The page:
In Sport and in Life, it Comes Down to...



After having the weekend to reflect on my time spent at the Association of Applied Sport Psychology (AASP) Annual Conference, which included over 1,000 attendees in Orlando, FL, there were a number of thoughts that crossed my mind.

“I’m so grateful to catch up with colleagues and friends who are spread out all over the country now.”

“The mentors who trained and guided me are still as incredible now as they were when I studied under them.”

“There are a whole bunch of folks trying to find their way in this field and figure out their niche.”

“The presentations I attended provided incredible insight into what others are experiencing and doing in the field, and there are a number of areas in which I can improve.”

“This field is definitely moving in the right direction and growing each year with new job opportunities and new and different populations leveraging the mental side of training.”

After returning home from the conference, a colleague asked me what the number one thing is that I am taking away from the conference. When I sat back and thought about my time in Orlando and what resonated most with me, I realized the answer is simple: relationships.

I believe that whether it is sport or life, it really comes down to relationships. The ability to connect with another human being is a cornerstone of our human experience. The number of times I listened to others talk about the importance of relationships with the athletes we work with and the coaches we interact with, the opportunity to land a contract, job offers and prospects, or simply networking and collaborating with others helped me recognize that it all comes back to the fundamental basis of the relationships that you cultivate.

If relationships are of utmost importance to grow and develop as a person, how do we go about creating and developing them? Here are my three mindset shifts that will directly impact your relationships with others in sport and in life.

1) Invest and care deeply about OTHERS.

So many times, people can get caught up in what others can do for them. How will you help me reach my next goal? How will you lead me to an opportunity? How will my network support me? I believe it is necessary to flip that perspective and care so much about others that you invest your time, energy, and effort into them. Put the client first in working relationships. Ask yourself, how can I help support others in their careers? What can I provide to help others succeed? How can I share what I have learned with others to make the road easier for them? How can I put myself in another person’s shoes to better understand his or her successes and challenges? These are the questions that help me operate from a place of gratitude and lead me to feel fulfilled in my work.

2) Celebrate each other.

There are many times when the field of sport psychology can be competitive with many highly trained and skilled practitioners striving for a limited number of jobs. When someone else earns an opportunity, it can be very easy to look at the individual with jealousy and tear down his or her accomplishments. An alternative approach is to celebrate the field and the person for the opportunity! Sharing in each other’s joy and building each other up is the hallmark of a strong team and culture. While it may be difficult to celebrate another’s success, even when you feel like you have not experienced it yourself just yet, this mindset shift operates from a place of growth and trust. This journey of sport and life is one we are all making together, and it is such a refreshing and fun place to operate from when we celebrate each other’s successes.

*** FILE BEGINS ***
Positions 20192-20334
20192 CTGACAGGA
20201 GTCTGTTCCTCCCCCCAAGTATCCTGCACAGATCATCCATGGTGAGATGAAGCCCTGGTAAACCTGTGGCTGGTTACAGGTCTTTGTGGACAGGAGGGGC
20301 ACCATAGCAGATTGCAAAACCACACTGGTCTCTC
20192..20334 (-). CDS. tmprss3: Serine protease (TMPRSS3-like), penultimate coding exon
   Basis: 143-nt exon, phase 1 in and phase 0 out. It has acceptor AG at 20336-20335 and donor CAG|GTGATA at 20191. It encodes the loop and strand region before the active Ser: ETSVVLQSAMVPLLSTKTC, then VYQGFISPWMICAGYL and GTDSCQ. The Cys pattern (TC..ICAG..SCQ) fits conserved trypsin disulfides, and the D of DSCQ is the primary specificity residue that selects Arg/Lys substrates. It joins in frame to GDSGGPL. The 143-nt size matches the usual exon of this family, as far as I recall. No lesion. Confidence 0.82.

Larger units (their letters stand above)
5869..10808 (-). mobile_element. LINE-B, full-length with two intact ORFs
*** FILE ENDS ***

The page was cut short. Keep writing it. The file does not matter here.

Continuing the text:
3) Be vulnerable.

Some of my favorite sessions and stories to hear from other practitioners in the field revolve around times they have not succeeded. These are my favorite scenarios not because it is enjoyable to hear another’s struggle, but rather, they remind me that we are all human. We all make mistakes; even those at the elite level are learning and growing every day. It is so hard to admit to falling short, and it is even more difficult to reach out to others for help. Being vulnerable means understanding that we do not know all of the answers. It means allowing others to see the struggles we are working through and reaching out our hands for help. Showing vulnerability is an incredible way to build stronger relationships. It displays humility and creates stronger connections between those sharing in the struggle.

In sport and in life, it comes down to relationships. Through them, we grow, learn, develop, share successes, experience challenges, laugh, cry, and enjoy the process. The connection drives others to be their best and allows us to reach our best as well. Consider the relationships in your life, and ask yourself if there are more opportunities to invest in another person, celebrate his or her successes, and be vulnerable with that person.

There are many times I have fallen short in the relationships I have in my life. The beautiful thing about sport and life is that you can alter the trajectory of your path simply by choosing to do something about it. How will you foster incredible relationships in your life?

“I don’t want to look back in five years time and think, ‘We could have been magnificent, but I was afraid.’ In five years, I want to tell of how fear tried to cheat me out of the best thing in life, and I didn’t let it.” - Unknown

#sportpsychology #relationships #AASP2017 #Mentaltraining #mentalperformance

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